Place: 2241 Chamberlin Hall (Coffee & Cookies at 3:15pm)
Speaker: Stuart Rojstaczer, Writer/UW-Madison Alumni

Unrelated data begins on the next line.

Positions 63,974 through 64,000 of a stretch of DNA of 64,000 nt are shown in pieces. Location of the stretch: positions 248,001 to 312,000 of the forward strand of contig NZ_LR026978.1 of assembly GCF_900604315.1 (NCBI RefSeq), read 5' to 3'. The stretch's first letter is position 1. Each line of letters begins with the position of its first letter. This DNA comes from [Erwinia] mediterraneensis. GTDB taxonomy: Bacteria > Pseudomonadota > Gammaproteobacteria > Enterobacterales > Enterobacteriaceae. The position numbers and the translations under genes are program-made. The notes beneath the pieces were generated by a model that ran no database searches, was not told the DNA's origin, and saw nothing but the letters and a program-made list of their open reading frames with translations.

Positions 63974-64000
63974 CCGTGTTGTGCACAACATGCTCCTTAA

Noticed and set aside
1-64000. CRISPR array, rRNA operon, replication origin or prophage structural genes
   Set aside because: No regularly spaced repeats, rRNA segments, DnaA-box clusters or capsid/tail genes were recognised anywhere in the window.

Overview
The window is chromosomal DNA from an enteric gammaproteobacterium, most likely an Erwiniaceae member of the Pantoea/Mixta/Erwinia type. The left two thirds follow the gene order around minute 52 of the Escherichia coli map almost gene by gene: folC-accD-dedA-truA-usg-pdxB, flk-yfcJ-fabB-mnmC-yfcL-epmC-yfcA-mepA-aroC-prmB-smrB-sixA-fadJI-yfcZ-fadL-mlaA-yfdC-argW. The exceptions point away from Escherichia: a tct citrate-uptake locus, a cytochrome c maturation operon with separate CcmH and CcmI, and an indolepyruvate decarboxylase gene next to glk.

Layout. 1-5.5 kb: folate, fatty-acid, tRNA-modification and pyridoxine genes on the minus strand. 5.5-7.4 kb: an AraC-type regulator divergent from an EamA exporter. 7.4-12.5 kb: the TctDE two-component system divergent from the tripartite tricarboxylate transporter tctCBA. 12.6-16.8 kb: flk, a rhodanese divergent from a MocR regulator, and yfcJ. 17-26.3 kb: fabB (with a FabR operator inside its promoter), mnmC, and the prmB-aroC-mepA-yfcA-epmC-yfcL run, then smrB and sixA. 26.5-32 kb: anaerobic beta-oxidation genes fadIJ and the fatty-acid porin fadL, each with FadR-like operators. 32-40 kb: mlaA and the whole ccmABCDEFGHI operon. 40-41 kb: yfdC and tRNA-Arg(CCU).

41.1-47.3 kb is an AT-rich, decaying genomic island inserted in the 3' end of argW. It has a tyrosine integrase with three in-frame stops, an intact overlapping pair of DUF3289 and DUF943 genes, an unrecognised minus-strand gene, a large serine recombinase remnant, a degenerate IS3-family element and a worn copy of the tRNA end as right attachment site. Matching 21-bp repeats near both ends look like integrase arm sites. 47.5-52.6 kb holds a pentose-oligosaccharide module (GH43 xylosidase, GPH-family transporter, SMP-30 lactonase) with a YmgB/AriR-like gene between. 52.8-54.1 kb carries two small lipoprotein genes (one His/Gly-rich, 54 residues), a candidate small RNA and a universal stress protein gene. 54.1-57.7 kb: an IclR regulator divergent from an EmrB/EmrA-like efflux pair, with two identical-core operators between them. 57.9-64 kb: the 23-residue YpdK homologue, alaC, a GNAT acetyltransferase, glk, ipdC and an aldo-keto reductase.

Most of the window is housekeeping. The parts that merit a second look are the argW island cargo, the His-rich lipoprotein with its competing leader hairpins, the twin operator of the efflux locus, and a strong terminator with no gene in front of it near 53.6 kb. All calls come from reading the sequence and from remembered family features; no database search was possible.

Abstract: How scientists are characterized in popular culture and the arts likely plays a role in how much impact their opinions and research results have upon society. I am well aware, given my lengthy history as a research scientist, that much good science gets willfully ignored and dismissed in the political arena and by the public partly because they have a negative view of scientists that comes from popular culture. As a writer of literary fiction, I feel a political obligation to portray scientists and their work with realistic depth. How does one get past the societal cliché of scientists and mathematicians being socially withdrawn, eccentric, emotionally stunted and ultimately less than human? One approach is to ignore this cliché entirely and to portray them as, more or less, ordinary people who happen to work as scientists and mathematicians. Another approach is to embrace the cliché initially in order to attract an audience and then to subvert it. This latter approach is the one I prefer and employed in my latest novel, The Mathematician’s Shiva.